The universe began. But what did it begin from? What did it begin into? We know it began by expanding rather quickly, and ended up with a lot of big galaxies made from little particles. But what happened before then? What were the laws of physics like when it all started?
The kind of wild art you expect from a story about the origin of the universe (Image: MIT Computer Science and AI Laboratory)
Famous physicists James Hartle and Stephen Hawking proposed some answers to some of these problems several decades ago. A new paper from another team of physicists analysed Hawking and Hartle's popular interpretation of the geometry of the big bang, and ran into some trouble. These results shed light on a problem in the universe's beginning; a new hurdle that any future theories will need to hop over.
"We tried to do the calculation more rigorously and obtained this different solution," Job Feldbrugge, a resident PhD student at the Perimeter Institute, told Gizmodo. "This theory we use sheds some new light on this existing idea and shows that it might not work the way [we] expected it to work."
Researchers usually try to understand the beginning of the universe by taking a look at Einstein's laws of gravity, called general relativity, and playing them in reverse. Eventually, you should get to a point long ago in which the universe was really tiny. But questions arise as to what the baby universe looked like, including whether it was small enough to obey the laws of quantum mechanics, which seems to govern the way that the smallest particles like atoms and photons behave.
There are a few ways our present universe could have started. Maybe, Hawking and Hartle thought, this condensed universe was just one point in space with a special quantum state, a so-called wave function that described the whole thing with quantum mechanics. Then, time started. Philosophy and religion require a lot more conversation for that statement, but maths sort of just requires a pen and paper. This point-sized universe evolved based on the mathematics of general relativity with the initial probabilities of quantum mechanics built into its structure. The teeny, random energy fluctuations in space would then, through a quick-expanding process called inflation, turn into the large-scale density differences we see in our universe today, with galaxies and voids. Hawking and Hartle's theory is one of several ways to account for the start of the universe without a singularity, a point of zero volume and infinite mass that doesn't make a whole lot of sense. Other ideas, such as the ones posed by Tufts cosmologist Alexander Vilenkin, don't mind this initial singularity.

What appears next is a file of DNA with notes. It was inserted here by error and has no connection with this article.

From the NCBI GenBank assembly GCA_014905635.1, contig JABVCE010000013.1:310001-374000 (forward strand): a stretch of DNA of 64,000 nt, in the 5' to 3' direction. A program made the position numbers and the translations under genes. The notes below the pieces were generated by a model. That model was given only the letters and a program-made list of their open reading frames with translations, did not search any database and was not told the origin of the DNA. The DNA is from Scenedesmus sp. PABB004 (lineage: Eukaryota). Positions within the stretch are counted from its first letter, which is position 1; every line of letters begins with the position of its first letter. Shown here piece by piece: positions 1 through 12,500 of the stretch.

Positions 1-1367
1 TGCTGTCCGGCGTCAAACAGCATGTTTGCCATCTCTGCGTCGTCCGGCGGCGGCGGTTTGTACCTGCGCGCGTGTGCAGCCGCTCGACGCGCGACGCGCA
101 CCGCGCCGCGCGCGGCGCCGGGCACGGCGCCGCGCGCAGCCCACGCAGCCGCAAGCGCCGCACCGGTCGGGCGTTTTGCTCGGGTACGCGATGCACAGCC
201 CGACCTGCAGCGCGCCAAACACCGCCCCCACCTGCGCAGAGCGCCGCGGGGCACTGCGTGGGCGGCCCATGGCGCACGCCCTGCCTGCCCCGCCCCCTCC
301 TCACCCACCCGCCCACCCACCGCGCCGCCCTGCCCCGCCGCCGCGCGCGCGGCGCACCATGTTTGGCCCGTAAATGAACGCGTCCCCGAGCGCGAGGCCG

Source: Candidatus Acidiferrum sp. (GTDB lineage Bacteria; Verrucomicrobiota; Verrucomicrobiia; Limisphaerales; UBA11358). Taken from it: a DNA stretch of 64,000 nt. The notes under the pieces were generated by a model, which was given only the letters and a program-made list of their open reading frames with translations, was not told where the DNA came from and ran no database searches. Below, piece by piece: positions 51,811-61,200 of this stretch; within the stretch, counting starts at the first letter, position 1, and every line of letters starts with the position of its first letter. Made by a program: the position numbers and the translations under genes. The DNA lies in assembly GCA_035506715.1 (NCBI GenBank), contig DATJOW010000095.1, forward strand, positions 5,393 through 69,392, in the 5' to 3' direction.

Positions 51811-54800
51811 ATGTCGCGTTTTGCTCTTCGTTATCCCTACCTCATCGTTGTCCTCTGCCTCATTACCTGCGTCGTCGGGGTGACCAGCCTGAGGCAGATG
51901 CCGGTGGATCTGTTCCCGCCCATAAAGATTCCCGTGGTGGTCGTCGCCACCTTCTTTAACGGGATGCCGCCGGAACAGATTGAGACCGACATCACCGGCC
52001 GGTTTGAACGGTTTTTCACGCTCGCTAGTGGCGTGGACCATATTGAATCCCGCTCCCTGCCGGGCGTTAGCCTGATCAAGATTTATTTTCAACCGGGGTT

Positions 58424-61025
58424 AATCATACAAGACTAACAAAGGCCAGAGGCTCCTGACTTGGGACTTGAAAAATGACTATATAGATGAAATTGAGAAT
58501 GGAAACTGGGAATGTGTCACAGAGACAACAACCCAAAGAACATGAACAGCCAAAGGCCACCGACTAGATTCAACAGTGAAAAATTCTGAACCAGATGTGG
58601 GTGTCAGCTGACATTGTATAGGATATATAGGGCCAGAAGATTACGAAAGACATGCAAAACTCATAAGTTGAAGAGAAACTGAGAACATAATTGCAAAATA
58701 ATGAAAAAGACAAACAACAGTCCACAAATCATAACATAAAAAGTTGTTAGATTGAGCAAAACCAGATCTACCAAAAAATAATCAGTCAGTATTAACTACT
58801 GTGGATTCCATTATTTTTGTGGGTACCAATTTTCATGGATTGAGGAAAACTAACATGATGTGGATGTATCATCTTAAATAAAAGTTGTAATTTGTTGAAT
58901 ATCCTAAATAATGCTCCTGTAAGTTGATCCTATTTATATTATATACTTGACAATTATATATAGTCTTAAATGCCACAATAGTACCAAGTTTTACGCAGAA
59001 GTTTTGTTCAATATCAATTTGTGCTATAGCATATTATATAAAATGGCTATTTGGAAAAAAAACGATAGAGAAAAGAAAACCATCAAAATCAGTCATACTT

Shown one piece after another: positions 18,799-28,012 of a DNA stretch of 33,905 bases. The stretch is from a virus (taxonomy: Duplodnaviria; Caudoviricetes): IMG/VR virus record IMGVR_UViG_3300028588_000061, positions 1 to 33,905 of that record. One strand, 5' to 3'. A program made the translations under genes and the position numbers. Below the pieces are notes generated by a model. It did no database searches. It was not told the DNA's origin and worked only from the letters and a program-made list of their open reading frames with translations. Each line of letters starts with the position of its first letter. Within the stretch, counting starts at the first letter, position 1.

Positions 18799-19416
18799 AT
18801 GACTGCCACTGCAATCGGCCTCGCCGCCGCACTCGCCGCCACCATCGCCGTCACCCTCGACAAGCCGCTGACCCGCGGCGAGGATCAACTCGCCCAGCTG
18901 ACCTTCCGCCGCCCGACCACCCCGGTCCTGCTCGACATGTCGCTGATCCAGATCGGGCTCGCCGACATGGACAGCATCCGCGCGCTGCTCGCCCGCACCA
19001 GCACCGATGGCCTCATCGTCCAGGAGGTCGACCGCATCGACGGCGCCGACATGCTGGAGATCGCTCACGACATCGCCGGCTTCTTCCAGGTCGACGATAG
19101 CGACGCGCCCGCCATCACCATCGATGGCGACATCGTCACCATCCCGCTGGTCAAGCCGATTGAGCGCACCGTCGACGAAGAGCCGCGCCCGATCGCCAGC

But this new paper, published recently on the arXiv physics preprint server, introduces a problem. When running Hawking and Hartles' as well as Vilenkin's, maths, the new team didn't get the teeny quantum fluctuations required to create today's universe. Instead, those fluctuations are gigantic, and create a universe complete unlike our own.
"The calculation we do results in violent gravitational waves after the Big Bang," said Feldbrugge — enormous fluctuations in the shape of spacetime itself. "It couldn't result in a universe like today's. The calculations conflict with the stuff we see."